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Weight of Love

Aloha, dear reader. It's time for our monthly installment of "What's happening with G" or, as many of you likely know it, "Is this silly sod still cribbing about the same issues?"

Not much has been happening apart from work. The twinge of disappointment I feel writing that is easily assuaged by a cheery factoid - no one else I know has it much better. Isn't that typical folks? We may not be overjoyed with our current lives but at least we're all sailing in the same boat, even if that vessel does happens to be the Mary Celeste.

Anyway, a couple of weeks ago, I did make a valiant attempt to write something in the fiction line and mailed that off to a few trusties for their views, which led to a rather curious if gratifying discovery. Which is that we have all become pretty coy about being critical or calling a spade a spade. Why, whatever do I mean? Well, take that thingummy I wrote; it had something going for it to be sure but it was nowhere near be…
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Flash Light

So then, dear reader. Another year, another post to get the ball rolling. In terms of writing here, I may not surpass 2017's quantity so I'll aim for quality. While there is a strong need to vent (Already? Yes. I know.), it may be in your best interests for me to take a tangential path and put down a few things I've realised over the last 3 weeks. Sure, I could have spun each of the below into a post by itself but that'd be cheating.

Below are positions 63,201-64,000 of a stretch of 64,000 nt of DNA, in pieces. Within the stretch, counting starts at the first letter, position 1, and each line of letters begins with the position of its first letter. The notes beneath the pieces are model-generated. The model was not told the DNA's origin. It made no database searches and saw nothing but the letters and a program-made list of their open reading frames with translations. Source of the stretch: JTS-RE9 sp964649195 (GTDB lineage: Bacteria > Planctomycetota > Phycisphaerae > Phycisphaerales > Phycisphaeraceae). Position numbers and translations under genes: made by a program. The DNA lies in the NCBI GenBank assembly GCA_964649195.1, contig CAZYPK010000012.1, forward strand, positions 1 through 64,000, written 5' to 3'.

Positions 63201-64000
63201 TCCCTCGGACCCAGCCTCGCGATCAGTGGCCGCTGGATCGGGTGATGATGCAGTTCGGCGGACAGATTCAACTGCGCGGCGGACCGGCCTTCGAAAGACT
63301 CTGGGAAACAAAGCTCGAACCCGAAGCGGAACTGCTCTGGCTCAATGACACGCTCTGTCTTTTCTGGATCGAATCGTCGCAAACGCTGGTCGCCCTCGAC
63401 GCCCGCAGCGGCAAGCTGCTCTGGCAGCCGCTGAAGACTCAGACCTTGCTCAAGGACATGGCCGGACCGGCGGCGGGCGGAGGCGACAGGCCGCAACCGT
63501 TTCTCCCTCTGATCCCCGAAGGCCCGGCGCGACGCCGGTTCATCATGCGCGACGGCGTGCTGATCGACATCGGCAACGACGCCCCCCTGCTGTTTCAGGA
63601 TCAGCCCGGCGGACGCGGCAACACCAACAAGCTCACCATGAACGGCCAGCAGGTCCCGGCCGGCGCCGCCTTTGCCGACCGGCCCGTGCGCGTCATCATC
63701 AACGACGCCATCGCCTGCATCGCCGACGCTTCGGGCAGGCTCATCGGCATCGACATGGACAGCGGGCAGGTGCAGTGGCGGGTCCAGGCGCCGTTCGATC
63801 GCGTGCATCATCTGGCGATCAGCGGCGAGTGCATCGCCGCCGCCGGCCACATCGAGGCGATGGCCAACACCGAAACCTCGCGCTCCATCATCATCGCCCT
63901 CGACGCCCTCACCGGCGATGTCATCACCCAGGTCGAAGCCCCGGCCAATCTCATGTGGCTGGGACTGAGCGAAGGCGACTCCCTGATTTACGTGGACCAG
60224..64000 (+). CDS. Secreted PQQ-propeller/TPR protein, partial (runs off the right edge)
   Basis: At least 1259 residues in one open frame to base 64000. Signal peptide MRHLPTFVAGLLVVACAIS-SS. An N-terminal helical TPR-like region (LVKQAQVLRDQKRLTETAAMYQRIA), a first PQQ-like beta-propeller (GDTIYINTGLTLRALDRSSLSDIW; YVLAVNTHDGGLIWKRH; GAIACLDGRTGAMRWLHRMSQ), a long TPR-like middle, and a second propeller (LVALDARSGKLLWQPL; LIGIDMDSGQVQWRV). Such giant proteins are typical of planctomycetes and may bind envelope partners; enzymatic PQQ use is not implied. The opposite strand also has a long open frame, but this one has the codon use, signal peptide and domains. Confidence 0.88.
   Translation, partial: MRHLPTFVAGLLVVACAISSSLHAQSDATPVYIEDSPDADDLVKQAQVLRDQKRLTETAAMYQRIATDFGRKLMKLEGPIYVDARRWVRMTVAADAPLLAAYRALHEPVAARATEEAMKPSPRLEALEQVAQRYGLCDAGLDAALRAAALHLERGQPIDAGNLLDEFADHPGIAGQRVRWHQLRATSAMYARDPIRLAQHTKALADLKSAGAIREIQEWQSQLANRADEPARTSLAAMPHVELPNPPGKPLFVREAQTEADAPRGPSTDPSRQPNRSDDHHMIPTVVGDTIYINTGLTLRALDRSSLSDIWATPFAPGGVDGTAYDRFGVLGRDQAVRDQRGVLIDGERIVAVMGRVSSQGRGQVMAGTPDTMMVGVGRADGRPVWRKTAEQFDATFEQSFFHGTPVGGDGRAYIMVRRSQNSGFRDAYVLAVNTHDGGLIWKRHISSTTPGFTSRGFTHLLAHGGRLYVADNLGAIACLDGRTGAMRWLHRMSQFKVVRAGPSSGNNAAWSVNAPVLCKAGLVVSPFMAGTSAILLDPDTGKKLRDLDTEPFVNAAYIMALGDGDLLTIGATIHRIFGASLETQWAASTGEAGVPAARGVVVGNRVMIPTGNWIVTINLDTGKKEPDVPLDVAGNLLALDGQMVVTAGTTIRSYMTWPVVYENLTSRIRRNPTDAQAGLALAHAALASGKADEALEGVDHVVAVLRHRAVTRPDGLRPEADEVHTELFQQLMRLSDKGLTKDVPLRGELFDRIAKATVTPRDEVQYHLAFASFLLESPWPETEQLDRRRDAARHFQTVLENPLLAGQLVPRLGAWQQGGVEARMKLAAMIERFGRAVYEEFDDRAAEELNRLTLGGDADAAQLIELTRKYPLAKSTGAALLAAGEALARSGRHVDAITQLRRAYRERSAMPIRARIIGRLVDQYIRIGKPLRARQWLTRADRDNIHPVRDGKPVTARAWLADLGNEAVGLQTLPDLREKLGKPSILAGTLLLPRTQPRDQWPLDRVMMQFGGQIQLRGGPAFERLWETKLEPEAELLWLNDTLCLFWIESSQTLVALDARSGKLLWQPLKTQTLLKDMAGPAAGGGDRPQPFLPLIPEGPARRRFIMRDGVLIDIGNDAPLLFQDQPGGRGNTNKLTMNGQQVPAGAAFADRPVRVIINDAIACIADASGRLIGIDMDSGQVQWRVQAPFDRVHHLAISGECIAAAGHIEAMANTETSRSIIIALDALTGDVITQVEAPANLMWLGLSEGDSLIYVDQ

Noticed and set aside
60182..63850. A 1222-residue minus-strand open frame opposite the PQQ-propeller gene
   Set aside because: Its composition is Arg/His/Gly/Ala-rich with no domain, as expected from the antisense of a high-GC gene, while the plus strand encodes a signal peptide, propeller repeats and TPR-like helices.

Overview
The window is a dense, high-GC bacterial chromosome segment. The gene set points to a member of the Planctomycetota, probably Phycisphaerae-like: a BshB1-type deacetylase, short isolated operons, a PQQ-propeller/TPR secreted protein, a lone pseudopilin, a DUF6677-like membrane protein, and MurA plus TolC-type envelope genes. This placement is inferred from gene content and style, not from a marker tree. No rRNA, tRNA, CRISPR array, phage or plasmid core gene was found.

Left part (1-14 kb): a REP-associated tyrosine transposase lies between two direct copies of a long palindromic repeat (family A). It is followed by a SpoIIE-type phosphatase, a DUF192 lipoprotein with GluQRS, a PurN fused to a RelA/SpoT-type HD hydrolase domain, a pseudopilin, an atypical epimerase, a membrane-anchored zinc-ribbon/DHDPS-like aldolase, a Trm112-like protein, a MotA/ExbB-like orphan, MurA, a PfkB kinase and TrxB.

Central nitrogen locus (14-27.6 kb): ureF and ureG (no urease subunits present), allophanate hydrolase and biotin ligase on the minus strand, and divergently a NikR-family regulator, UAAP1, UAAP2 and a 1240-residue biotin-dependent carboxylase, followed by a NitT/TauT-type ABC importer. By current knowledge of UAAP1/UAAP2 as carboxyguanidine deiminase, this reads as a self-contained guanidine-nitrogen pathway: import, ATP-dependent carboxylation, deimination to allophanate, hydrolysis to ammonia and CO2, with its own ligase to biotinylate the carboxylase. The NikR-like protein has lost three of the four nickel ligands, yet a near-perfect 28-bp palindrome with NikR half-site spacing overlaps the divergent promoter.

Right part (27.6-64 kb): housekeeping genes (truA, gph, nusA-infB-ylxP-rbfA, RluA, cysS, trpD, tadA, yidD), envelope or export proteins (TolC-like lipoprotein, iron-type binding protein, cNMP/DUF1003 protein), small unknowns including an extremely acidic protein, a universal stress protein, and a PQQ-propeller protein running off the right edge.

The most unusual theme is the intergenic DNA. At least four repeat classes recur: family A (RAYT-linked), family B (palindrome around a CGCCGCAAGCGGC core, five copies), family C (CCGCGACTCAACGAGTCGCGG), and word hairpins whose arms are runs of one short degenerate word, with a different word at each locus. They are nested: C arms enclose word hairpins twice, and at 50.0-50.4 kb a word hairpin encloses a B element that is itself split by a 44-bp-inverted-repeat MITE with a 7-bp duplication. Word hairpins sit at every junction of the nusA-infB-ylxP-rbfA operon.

On Dating Apps

Since humanity is now firmly entrenched in the internet, itseems only logical that the opportunities to meet people have also migrated online. Being a paranoid Luddite, I resisted the urge to try various dating apps for the longest time. However, there are only so many moments one can enjoy one's own company, so I capitulated and downloaded a few to see what they were all about. And, made a startling (to me) discovery. If you are not on FB, your options are rather limited, since every app I tried (okay, two) requires you…

Drink up and be somebody

Dear Reader,

History will boldly testify that your favourite blogger is usually slow on the uptake, a state of affairs that's blooming with each passing year like a reverse-Revital. "Why this self-harshness, G", you may ask? Well...

I've been doing the Bom-Pune-Bom trips for 9 years and it's taken about that long to accept that MSRTC Shivneri, still the best bus service of them all, simply cannot (or, realistically, will not) cope with 3-day weekends. Since my job profile does not allow me to plan my travel in advance on said Fridays, I land up at Dadar, view the queue of potential passengers snaking a long way from the ticket window and mentally prepare to arrive home at the hour of morning reserved for sheepish teenagers and dacoits. The Expressway doesn't help anyone's cause thanks to truck drivers spreading themselves generously across 3 lanes and clogging the Lonavala pass to a point where the traffic jam is about 3 km long. A stretch that would tak…

Wedding Bells Part - 5